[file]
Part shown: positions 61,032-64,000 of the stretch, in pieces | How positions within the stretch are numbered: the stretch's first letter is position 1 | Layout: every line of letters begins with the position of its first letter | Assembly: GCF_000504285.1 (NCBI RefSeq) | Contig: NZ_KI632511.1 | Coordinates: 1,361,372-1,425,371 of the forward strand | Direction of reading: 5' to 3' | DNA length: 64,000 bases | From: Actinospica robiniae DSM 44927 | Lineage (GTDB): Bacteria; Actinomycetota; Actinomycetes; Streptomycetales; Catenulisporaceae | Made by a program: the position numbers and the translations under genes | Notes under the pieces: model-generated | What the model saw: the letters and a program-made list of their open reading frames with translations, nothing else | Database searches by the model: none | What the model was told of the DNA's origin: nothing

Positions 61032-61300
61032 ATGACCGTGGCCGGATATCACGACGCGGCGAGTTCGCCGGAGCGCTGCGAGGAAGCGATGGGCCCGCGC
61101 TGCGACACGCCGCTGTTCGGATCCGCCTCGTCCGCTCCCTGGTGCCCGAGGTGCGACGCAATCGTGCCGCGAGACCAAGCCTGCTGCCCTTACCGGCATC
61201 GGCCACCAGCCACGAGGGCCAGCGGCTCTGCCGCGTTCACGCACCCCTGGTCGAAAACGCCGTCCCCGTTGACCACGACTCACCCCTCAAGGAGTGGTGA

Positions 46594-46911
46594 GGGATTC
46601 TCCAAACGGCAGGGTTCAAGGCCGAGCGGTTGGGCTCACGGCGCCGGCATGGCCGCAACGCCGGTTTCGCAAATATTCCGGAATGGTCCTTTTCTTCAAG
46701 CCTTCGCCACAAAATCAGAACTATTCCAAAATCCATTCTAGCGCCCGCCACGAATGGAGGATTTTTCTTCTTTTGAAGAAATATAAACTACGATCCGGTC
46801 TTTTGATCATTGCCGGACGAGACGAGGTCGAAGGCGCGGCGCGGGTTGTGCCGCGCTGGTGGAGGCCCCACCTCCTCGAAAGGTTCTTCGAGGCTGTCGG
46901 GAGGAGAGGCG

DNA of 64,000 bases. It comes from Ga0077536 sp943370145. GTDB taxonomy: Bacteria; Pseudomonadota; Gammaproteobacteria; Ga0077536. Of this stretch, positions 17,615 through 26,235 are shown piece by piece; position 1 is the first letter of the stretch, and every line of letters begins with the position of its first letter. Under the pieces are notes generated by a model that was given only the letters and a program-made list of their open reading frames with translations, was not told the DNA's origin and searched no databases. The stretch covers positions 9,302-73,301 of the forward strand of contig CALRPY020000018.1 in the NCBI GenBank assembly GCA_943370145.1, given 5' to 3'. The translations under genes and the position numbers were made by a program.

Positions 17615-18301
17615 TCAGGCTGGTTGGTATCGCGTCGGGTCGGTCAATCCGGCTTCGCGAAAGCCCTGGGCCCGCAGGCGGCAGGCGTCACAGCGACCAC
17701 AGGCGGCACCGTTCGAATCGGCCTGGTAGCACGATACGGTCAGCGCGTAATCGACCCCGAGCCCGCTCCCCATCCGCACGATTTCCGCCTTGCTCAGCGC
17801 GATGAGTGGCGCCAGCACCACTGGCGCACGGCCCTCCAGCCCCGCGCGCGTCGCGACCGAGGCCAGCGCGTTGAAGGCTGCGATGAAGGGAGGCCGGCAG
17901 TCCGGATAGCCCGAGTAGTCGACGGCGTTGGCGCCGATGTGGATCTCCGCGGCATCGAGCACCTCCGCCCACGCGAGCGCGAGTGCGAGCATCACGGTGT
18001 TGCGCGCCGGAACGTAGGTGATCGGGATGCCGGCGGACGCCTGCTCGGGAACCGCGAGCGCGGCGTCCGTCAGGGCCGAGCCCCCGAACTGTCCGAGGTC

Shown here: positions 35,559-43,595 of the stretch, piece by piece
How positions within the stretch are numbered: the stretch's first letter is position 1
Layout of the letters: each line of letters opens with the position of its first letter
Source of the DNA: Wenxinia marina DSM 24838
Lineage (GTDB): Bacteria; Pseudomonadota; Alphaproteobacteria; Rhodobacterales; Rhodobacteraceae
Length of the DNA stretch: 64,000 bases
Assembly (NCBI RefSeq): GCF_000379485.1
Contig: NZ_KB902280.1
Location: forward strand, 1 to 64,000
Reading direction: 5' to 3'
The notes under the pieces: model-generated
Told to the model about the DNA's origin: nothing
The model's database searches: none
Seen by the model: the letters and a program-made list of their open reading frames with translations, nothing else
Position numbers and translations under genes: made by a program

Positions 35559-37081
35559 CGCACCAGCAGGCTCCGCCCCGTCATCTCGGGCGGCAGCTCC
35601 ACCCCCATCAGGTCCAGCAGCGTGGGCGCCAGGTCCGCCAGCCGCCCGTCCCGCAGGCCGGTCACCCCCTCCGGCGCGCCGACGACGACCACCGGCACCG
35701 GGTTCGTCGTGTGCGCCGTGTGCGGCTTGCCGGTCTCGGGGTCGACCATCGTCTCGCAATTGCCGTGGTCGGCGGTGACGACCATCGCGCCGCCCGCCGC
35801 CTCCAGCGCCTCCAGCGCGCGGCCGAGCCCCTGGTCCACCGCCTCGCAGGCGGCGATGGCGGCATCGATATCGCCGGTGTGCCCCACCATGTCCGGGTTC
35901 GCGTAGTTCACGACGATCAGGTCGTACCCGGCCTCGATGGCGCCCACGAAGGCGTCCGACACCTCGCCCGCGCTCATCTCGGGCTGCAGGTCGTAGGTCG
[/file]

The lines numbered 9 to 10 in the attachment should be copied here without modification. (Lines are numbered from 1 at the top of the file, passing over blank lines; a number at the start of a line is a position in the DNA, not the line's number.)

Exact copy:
46701 CCTTCGCCACAAAATCAGAACTATTCCAAAATCCATTCTAGCGCCCGCCACGAATGGAGGATTTTTCTTCTTTTGAAGAAATATAAACTACGATCCGGTC
46801 TTTTGATCATTGCCGGACGAGACGAGGTCGAAGGCGCGGCGCGGGTTGTGCCGCGCTGGTGGAGGCCCCACCTCCTCGAAAGGTTCTTCGAGGCTGTCGG